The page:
I love Thanksgiving; it’s my favorite holiday.
I’ve attributed my bias to the fact that, as an ex-pat Canadian, I didn’t grow up with the national fanfare and non-denominational appeal of U.S. Thanksgiving.
In short, I don’t have any childhood baggage around the holiday, no challenging familial associations, no assumptions about what Thanksgiving merriment should look like.
In the absence of that baggage, for years Thanksgiving seemed—to me at least—like an opportunity for festive inventiveness, a day to be designed and redesigned annually to reflect my shifting experience of gratitude.
Now that I’m married, and a mother, I’ve been thinking about how to keep that inventive spirit alive and how to approach any number of occasions, not just Thanksgiving, in a way that both honors my own and my wife’s distinct holiday yearnings and reflects what we want to create together as a family.
Like many things that are passed from one generation to another, how we celebrate holidays—including, where and with whom—gets naturalized over time:
We’ve always done it this way and we always will.
Yet as parents in committed relationships, we often juggle two different sets of family traditions. When that happens, it’s not uncommon for couples to spend so much time negotiating, or battling over, holiday details that we forget to discuss and, better yet, discover what kind of holiday we—as a couple and as parents—want to create for ourselves and our family.
How do we begin to do that?
A great first step, assuming you’re spending the holidays with your, or your spouse’s, family of origin, is to approach this season like a cultural anthropologist, or an intrepid explorer, charged with discerning the unique tribal practices of your hosts.
Your job is to be curious about those practices—even if you grew up with them—to better understand their importance and their symbolic value to the tribe.
Once you’ve had a chance to record data about your and your beloved’s holiday traditions, both of you jot down those that are most important to you, those that honor each of your priorities and values.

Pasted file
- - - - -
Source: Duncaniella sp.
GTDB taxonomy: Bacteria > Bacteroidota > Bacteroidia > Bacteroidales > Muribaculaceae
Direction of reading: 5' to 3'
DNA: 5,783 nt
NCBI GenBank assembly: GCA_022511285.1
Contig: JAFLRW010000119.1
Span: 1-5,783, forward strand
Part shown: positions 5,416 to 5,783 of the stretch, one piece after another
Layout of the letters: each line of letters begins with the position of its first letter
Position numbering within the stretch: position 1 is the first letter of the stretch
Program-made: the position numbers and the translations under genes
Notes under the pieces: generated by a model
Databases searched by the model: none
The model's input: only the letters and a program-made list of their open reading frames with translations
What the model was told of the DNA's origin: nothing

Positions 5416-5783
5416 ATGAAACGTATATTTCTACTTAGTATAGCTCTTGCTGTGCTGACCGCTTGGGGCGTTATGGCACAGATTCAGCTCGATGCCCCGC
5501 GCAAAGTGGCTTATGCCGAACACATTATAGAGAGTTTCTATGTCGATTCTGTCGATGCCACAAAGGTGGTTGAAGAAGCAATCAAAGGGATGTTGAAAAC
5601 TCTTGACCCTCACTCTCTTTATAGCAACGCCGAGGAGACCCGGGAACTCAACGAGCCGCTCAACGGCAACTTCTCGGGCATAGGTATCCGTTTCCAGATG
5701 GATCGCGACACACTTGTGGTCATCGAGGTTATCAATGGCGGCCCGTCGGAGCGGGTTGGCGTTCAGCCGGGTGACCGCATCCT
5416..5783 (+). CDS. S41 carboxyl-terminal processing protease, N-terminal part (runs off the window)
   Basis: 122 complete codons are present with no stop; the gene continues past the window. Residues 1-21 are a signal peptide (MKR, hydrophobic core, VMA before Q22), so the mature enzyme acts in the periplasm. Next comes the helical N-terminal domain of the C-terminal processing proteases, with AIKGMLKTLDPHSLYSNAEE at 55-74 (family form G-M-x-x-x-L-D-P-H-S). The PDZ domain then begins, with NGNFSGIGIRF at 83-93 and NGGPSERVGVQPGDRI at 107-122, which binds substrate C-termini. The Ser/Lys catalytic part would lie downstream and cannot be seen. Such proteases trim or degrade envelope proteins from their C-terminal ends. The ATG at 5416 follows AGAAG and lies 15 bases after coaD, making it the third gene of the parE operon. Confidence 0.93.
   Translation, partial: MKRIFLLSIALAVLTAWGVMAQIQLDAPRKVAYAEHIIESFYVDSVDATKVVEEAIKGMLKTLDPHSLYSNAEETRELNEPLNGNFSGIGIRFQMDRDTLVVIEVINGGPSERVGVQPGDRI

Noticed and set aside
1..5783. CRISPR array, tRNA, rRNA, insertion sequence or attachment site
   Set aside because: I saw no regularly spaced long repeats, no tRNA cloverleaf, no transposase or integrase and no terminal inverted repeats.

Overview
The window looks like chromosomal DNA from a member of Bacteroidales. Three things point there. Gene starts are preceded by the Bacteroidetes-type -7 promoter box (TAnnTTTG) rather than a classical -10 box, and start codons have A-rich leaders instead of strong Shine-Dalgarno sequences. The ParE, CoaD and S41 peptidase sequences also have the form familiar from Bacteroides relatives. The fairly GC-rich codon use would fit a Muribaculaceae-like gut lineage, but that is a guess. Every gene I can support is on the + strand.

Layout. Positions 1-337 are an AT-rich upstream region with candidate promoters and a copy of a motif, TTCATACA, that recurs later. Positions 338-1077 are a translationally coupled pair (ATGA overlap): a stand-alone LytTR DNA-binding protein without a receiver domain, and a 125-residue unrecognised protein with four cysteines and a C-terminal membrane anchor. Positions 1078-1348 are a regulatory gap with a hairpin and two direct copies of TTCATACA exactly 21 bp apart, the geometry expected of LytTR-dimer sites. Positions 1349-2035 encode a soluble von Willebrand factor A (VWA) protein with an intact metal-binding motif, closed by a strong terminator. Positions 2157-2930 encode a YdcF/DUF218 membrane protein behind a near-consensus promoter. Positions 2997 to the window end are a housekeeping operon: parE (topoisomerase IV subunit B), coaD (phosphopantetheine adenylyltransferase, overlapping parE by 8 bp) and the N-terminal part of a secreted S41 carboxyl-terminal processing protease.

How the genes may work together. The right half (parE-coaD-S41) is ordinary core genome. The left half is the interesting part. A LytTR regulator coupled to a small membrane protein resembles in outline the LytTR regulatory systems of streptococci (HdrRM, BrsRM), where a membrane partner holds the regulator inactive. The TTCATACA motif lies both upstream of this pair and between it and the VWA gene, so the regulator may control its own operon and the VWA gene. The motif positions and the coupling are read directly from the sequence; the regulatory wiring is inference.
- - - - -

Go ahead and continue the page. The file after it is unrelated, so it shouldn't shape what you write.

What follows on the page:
Next, share your discoveries with your spouse. Don’t be surprised if, it turns out, that what you value most about your childhood traditions is less about the specific practices and more about how they enhanced your sense of self or family.
Understanding what we don’t appreciate about some of our own or our spouse’s holiday traditions is equally useful; by inverting what we dislike, we often find what’s important to us and what we want to honor in our own family.
Once you’ve done this legwork, ask yourself and your spouse:
What traditions feel non-negotiable and what about them is so important to you?
If you find that one or more of those traditions incite disagreement, consider:
Given how important this tradition is to me, how do you think we can find a way to honor it, at least to some degree? OR
How might we honor each other’s traditions—even the ones we dislike—in a way that’s respectful? How can we communicate our different perspectives to our kids and still reflect a team spirit, even if we don’t agree with each other’s priorities?
And, perhaps, most importantly:
If we were to set aside both our families’ holiday traditions and imagine starting from scratch, how would you describe what this holiday means to you and what you’d like it to mean to our family?
What new or revised traditions might capture the spirit of your holiday vision?
Many of us experience holidays (or pressure from parents or in-laws about them) as primal and sacred. Conversely, some of us bridle against holiday fanfare so much that it’s hard to imagine the merits of any past traditions.
Whatever our story, holidays offer our relationship and family an opportunity to understand what we do and don’t appreciate from our own childhoods and what unique traditions we can design for our own children.
In that sense, we’re not just explorers this holiday season, we’re time travelers; inspired by the holiday spirit we’re primed to step into team spirit with our spouses, and bridge the gap between our pasts and our kids’ present.